PONCHATOULA, La. -- Eric Morrow is the eighth generation of his family to tend to their strawberry farm in Ponchatoula. Like his predecessors before him, freezes come with the territory.
'We've seen a lot of freezes,' he said. 'We used to do it with the water -- do the protection with the ice. But now we have the covers and we're able to pull the covers on it and that's it.'
Morrow and his farm workers spent Wednesday doing just that, covering 15 acres of strawberries ahead of a forecasted freeze. Doing so, though, does not come cheap.
'You have the buying of the actual covers that are very expensive, the actual physical labor involved in covering it,' Morrow said. 'It's an additional cost and everything. It costs us an additional $400 every time we cover.'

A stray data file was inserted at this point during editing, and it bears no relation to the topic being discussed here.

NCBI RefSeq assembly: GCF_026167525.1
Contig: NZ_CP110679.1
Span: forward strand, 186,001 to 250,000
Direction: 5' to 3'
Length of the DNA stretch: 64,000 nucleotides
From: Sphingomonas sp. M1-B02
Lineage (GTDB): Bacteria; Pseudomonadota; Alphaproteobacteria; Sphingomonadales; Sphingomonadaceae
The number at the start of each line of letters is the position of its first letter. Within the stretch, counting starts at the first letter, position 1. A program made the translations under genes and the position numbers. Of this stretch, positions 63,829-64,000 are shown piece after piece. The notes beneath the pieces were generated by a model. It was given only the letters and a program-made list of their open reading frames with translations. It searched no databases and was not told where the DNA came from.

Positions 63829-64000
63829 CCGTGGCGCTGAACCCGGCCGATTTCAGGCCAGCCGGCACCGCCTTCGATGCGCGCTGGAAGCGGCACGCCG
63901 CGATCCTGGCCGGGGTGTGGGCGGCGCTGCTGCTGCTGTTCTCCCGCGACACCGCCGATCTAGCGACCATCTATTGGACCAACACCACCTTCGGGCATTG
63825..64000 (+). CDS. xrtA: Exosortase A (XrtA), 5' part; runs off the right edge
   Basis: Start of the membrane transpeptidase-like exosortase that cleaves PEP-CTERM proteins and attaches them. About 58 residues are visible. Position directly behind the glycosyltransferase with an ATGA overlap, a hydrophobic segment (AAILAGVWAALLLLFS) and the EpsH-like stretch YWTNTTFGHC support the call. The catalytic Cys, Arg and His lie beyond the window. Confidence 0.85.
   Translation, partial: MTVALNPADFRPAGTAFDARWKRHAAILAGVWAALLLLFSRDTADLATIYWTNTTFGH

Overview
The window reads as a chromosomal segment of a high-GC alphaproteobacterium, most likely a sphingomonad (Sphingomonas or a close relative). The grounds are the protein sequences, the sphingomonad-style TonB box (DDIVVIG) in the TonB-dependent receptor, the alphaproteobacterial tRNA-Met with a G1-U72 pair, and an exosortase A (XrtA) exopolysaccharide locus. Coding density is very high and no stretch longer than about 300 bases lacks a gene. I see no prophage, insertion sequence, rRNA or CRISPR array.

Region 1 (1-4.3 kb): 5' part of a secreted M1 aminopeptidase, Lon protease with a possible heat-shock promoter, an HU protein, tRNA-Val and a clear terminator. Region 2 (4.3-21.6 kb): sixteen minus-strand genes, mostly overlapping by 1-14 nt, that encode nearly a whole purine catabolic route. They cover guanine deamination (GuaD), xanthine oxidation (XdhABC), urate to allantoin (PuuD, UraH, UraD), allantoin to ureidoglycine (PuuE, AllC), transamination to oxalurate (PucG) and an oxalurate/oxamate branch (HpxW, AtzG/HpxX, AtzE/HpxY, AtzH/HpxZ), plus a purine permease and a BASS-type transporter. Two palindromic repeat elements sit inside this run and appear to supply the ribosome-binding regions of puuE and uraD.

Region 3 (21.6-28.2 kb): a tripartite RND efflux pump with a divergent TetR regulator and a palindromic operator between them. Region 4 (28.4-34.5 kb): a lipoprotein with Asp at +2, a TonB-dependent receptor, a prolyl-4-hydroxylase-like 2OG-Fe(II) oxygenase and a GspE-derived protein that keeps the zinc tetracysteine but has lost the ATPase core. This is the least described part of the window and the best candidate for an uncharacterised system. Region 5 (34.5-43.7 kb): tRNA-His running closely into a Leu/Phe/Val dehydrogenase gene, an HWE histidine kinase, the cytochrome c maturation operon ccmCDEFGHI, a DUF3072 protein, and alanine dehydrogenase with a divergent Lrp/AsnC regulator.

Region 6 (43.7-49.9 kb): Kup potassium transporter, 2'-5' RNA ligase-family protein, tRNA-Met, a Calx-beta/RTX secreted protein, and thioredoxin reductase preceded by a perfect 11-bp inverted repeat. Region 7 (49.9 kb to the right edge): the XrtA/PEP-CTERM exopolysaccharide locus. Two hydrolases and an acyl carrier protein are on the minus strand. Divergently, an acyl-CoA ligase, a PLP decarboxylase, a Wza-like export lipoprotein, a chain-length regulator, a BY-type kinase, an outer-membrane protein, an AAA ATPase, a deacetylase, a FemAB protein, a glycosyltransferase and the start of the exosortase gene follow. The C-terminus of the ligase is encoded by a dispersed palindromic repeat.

Similar protection efforts against the cold are also underway at O'Keefe Feed and Seed in Covington. The ornamental and potted plants, which are usually on display outside, were being kept indoors. It is something they have not had to do so far this season, until now.
'We've brought in like our Poinsettias, Christmas Cactuses, stuff like that, [that's] very cold sensitive,' said Brandi James, manager of O'Keefe Feed and Seed. 'We've had a little frost, but not too much. So, tonight, we'll definitely protect them; they'll get covered up tonight.'
As for people who have plants, shrubs or young trees around their property, experts warn not to forget those, either.
'Those that have house plants, you need to clean those up-- check for bugs and insects before you bring them inside,' said Sandra Benjamin, LSU Ag Center in Tangipahoa Parish. 'Or, if you have citrus trees, and you have citrus on them, you probably need to go and cover those up.'
For those plants, which can't be brought inside, experts also recommend watering them. Water ends up insulating the root system, when it turns to ice during a freeze.